Order and Disorder in Macbeth

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In Shakespeare’s Macbeth, Macbeth’s visions and hallucinations play a significant role and contribute to the development of his character. In the play Macbeth, a man is driven to murder his king and his companions after receiving a fairly ambiguous prophecy told by three witches. Although the witches triggered the series of events that later aid Macbeth’s descent into complete insanity, Macbeth is portrayed from the very beginning as a fierce and violent soldier. As the play goes on, several internal conflicts inside of Macbeth become clear. After he performs several bloody tasks, the madness inside of Macbeth is unmistakably visible to everyone around him. As a result of this insanity, he sees visions and hallucinations. Each time Macbeth hallucinates, he plunges further into insanity that is essentially caused by misguided ambition, dread and guilt. Macbeth has three key hallucinations that play a considerably important role in the development of his character: a dagger, the ghost of Banquo, and four apparitions while visiting the prophesying witches. Macbeth’s first hallucination and sign of madness comes directly before his wife and he murder King Duncan. After hearing from the witches that he will become the king and conversing with his wife about this, the two of them decide they must kill Duncan. From the beginning of the play, we see Macbeth is a loyal warrior, albeit a vicious one with no trouble killing. It is in the first scene that Macbeth’s brutality is illustrated. An army captain reported: “For brave Macbeth (well he deserves that name),

Disdaining Fortune, with his brandished steel,
Which smoked with bloody execution,
Like valor’s minion, carved out his passage
Till he faced the slave;
Which ne’er shook hands, nor bade farewell to him,
Till he unseamed him from the nave to th’ chops,
And fixed his head upon our battlements.”
(1.2.17-25)
Macbeth is a skilled killer and this is displayed through the captain’s words, but now Macbeth is going to kill the man he is usually killing for. From this decision arises obvious internal conflict- he has love for his king and has proved this in battle. However, his ambition is decidedly the prevailing emotion and he decides he must kill his king. The scene before the murder takes place Macbeth imagines a dagger before him. He says, “I have thee not and yet I see thee still.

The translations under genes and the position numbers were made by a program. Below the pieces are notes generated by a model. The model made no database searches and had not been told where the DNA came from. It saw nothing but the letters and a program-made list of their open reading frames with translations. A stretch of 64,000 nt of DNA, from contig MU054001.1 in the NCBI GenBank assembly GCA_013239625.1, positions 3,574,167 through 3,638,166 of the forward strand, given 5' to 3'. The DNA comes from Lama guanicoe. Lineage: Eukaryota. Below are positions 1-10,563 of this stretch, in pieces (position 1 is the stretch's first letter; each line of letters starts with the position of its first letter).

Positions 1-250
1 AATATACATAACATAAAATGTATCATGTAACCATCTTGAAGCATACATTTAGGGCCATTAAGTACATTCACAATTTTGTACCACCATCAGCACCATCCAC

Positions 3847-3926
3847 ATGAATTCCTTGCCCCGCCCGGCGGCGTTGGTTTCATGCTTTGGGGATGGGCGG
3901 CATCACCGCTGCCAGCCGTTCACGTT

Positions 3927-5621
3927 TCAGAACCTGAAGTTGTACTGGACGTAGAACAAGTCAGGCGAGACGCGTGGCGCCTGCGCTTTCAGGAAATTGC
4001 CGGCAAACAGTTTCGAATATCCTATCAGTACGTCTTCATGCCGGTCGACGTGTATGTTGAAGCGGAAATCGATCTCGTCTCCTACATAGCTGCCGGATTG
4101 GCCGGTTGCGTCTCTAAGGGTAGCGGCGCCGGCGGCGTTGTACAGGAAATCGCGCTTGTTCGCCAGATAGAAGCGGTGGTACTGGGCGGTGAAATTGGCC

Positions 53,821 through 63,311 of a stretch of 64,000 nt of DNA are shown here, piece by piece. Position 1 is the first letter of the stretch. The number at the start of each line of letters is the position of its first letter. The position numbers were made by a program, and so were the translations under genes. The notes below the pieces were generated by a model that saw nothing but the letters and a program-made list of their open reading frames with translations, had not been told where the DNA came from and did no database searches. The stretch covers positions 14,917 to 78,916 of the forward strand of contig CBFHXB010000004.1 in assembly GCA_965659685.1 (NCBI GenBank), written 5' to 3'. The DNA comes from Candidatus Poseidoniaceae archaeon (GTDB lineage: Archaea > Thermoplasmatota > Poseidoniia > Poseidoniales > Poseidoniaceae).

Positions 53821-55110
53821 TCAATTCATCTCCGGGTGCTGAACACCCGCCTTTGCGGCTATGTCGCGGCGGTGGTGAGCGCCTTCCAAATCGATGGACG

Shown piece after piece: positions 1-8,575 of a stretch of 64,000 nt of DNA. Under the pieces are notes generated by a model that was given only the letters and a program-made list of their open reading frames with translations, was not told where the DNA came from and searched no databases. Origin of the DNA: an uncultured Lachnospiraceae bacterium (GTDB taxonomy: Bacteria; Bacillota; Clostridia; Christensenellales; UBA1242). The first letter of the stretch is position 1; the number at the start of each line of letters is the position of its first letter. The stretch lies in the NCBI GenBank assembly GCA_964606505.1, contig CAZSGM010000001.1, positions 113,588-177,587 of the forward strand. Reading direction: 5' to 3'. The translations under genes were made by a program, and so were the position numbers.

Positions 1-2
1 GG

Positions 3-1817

Art thou not, fatal vision, sensible
To feeling as to sight? Or art thou but
A dagger of the mind, a false creation
Proceeding from the heat-oppressed brain?”
(2.1. 47-51)
Macbeth recognizes that the dagger is not real and accepts this. This is his first step into insanity. As he admits, his mind is feverish with excitement and perhaps dread, and he understands that this vision is ominous. His internal conflict has now begun to develop; his ambition is driving him to do something and subconsciously he knows it is not right. The second hallucination that Macbeth has is of the ghost of Banquo. The witches prophesized to Banquo, “Thou shall get kings, though thou be none.” (1.3.70.) Macbeth knows that Banquo’s sons will be kings, and in his conflicted state suspects that the murder of Duncan was done in vain, for he believes he has done all of the work for Banquo’s sons. Macbeth puts into place the scheme for both Banquo and his son Fleance’s murder. Banquo is murdered before Macbeth holds a feast as the new king. He learns of Banquo’s murder at the start of this event. During the feast, Banquo’s bloody ghost seems to appear only to Macbeth and take a seat at Macbeth’s dinner table. Macbeth proceeds to yell at the ghost, “Thou canst say I did it. Never shake/ Thy gory locks at me.”(3.4.61-62) At this point, it becomes clear that Macbeth’s insanity is reaching its peak, for he is in front of his peers and is unable to control himself. He threatens to fight the apparition with no regard to the rest of his guests. “Or be alive again/ and dare me to the desert with thy sword.” (3.4.125-126)...
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